Cumulative Effects

Increased urban character as a result of other development projects.

Highway 199 Expressway Upgrade Project – Final Visual Quality Technical Report

5

EXHIBIT 3. CHANGE IN VISUAL QUALITY SCORES BY ALTERNATIVE AND SEGMENT BENEFITS OF ALTERNATIVES A AND C

Alt. A & C: Midway Avenue to Dowell Road Alt. A: Dowell Road to Fairgrounds Road Alt. C: Dowell Road to Fairgrounds Road Alt. A & C: Fairgrounds Road to Tussey Lane
0 1 2 3 4 5 6

Visual
Existing Proposed

Indirect and Cumulative Effects and Benefits
Indirect Effects and Benefits Indirect effects to visual quality could include increased traffic on roads in the surrounding area which could: increase vehicle light and glare over time; detract from the cohesion and unity of existing views; and distract viewers from other views beyond the immediate foreground. Cumulative Effects and Benefits The Highway 199 Expressway Upgrade Project along with other improvements could: increase development in the area, resulting in a more urbanized character; remove vegetation within the API; and add potentially distracting visual elements such as signs or streetlights. Conversely, transportation improvements may reduce traffic congestion which can detract from existing views.

Mitigation
Maintaining as many existing elements as possible, such as open fields, intact stands of trees, and existing structures, will help retain the overall character of the API. Mitigation
6 Highway 199 Expressway Upgrade Project – Final Visual Quality Technical Report

measures, such as the use of vegetation to blend project elements with the surrounding landscape, will help minimize the few negative effects to visual quality. Below are project specific measures that could mitigate negative effects the project would have on visual quality. These would apply to Alternatives A and C.
• •

Consolidate and bury aboveground utilities to reduce visually distracting elements and unify views. Plant trees and other vegetation in areas where they have been removed to soften and reconnect visual gaps and/or to buffer undesirable views. Re-vegetate slopes with appropriate (typically native) grasses, shrubs, and/or trees. Utilize directional street lights with beam cut-off and shading devices to minimize light pollution and light trespass. Construct concrete and median barrier and curb designs that employ simple clean lines, neutral colors, and/or other techniques that are not distracting to drivers. Use bold pavement striping clearly delineating travel lanes, bike facilities, and pedestrian crossings. Implement design detail such as landscaping, paving, and furnishings in areas where pedestrian use is expected (such as intersections, street crossings, and residential areas). Use treated (painted, stained, pigmented, or chemicalpressured) materials with low color contrast (to blend into the predominant surrounding environment). Use surface textures or other architectural techniques to minimize the appearance of bulkiness or mass.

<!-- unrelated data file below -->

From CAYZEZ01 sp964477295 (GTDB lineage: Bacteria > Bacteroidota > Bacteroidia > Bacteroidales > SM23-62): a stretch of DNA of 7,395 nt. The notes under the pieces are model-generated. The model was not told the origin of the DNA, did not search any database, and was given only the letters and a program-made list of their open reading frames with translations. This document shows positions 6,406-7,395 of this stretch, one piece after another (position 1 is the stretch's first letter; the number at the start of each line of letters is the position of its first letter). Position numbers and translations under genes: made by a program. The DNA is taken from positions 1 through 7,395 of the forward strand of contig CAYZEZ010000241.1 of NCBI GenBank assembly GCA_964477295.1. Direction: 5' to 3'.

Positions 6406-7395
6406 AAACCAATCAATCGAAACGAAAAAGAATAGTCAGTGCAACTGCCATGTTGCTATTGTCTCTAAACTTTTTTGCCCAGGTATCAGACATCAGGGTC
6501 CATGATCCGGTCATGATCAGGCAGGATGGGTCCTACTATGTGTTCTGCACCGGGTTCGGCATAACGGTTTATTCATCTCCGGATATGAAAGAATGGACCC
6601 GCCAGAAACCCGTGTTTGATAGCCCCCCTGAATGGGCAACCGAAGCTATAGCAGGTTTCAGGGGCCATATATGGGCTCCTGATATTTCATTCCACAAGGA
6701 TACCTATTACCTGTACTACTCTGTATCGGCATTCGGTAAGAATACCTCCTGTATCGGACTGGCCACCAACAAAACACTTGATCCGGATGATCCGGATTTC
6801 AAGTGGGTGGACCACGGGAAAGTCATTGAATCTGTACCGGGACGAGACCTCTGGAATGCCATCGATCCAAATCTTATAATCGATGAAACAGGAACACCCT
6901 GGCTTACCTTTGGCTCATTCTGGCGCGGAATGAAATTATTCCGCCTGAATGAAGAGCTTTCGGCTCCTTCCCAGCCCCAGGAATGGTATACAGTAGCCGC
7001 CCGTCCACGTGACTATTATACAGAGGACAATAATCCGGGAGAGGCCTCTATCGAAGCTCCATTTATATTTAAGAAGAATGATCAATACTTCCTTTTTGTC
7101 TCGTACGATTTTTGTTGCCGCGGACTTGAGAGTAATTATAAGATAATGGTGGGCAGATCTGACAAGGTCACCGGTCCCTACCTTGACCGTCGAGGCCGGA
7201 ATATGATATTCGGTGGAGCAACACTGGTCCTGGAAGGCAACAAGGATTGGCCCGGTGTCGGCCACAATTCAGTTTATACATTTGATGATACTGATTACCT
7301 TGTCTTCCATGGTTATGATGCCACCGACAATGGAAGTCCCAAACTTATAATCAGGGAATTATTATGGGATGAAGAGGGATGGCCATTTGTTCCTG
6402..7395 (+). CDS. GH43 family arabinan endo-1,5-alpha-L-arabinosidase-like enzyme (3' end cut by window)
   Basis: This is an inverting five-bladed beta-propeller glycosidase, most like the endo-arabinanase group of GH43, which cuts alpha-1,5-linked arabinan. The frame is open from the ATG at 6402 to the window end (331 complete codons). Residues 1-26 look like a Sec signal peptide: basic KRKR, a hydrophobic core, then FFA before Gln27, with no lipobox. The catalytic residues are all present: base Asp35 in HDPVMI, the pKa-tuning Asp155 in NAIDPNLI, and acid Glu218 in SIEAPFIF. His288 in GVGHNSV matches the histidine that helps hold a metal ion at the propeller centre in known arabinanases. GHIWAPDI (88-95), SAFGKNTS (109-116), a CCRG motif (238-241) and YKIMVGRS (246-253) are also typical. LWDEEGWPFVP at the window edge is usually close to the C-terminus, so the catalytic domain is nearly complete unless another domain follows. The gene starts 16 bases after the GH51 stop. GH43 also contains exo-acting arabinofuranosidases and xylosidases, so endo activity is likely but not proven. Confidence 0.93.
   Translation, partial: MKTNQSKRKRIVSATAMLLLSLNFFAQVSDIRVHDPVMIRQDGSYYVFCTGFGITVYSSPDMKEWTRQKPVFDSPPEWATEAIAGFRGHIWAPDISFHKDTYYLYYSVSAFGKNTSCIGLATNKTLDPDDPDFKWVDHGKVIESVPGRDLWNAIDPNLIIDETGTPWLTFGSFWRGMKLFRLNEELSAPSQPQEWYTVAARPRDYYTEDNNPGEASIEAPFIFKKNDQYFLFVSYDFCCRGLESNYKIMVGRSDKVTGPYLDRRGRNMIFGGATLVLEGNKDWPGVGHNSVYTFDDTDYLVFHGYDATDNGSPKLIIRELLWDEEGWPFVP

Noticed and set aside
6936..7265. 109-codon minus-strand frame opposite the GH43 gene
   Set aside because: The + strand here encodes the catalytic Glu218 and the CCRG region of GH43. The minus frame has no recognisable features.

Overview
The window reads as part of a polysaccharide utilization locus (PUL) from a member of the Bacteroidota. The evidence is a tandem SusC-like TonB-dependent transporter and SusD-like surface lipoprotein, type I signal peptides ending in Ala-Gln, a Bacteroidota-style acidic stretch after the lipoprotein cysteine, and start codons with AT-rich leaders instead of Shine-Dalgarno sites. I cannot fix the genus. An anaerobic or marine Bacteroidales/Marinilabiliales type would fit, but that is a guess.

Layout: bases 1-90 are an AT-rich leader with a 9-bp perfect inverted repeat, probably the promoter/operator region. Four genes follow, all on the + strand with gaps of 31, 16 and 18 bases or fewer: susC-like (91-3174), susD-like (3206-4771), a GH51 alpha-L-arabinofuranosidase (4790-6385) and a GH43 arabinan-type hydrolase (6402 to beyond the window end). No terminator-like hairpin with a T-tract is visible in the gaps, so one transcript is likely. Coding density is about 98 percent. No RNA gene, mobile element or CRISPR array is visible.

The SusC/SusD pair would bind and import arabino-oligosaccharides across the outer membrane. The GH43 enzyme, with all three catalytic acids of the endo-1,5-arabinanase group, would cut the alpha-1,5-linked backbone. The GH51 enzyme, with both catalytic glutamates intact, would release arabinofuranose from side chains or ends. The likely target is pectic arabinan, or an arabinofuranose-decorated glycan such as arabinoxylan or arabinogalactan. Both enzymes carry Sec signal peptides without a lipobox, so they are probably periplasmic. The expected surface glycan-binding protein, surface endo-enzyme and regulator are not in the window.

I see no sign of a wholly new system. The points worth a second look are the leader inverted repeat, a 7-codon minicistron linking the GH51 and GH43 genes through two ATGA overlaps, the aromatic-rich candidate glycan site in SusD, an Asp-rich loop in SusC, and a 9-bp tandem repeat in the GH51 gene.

• •

•

• •

•

•

Highway 199 Expressway Upgrade Project – Final Visual Quality Technical Report

7

CHAPTER 1. Project Purpose and Need

Purpose
The purpose of the project is to address vehicular and pedestrian safety, and current and future congestion and operational deficiencies along Highway 199 between Midway Avenue and Tussey Lane.

Need
The need for the project is based on the accident history, congestion, access, growth of surrounding area, and system efficiency of Highway 199. Safety There have been 370 accidents reported within the limits of the project between January 1, 1999, and December 31, 2005. Of these reported accidents, 2 percent included fatalities, 55 percent involved injuries, and 43 percent involved property damage only (Exhibit 4). Highway 199 from Tussey Lane to Midway Avenue has experienced an accident rate consistently higher than the statewide average for similar facilities. Along the eastern portion of Highway 199 from Tussey Lane to Dowell Road, the accident 2005 rate is 2.79 accidents per million vehicle miles (MVM) which is higher than other comparable Suburban Nonfreeway Oregon highways (1.39 accidents per MVM). Within the western portion of Highway 199, from Dowell Road to Midway Avenue, the 2005 accident rate is 0.42 accidents per MVM which is lower than other comparable Rural, Nonfreeway Oregon highways (1.01 accidents per MVM). Exhibit 5 shows the number of accidents occurring on Highway 199
Highway 199 Expressway Upgrade Project – Final Visual Quality Technical Report 9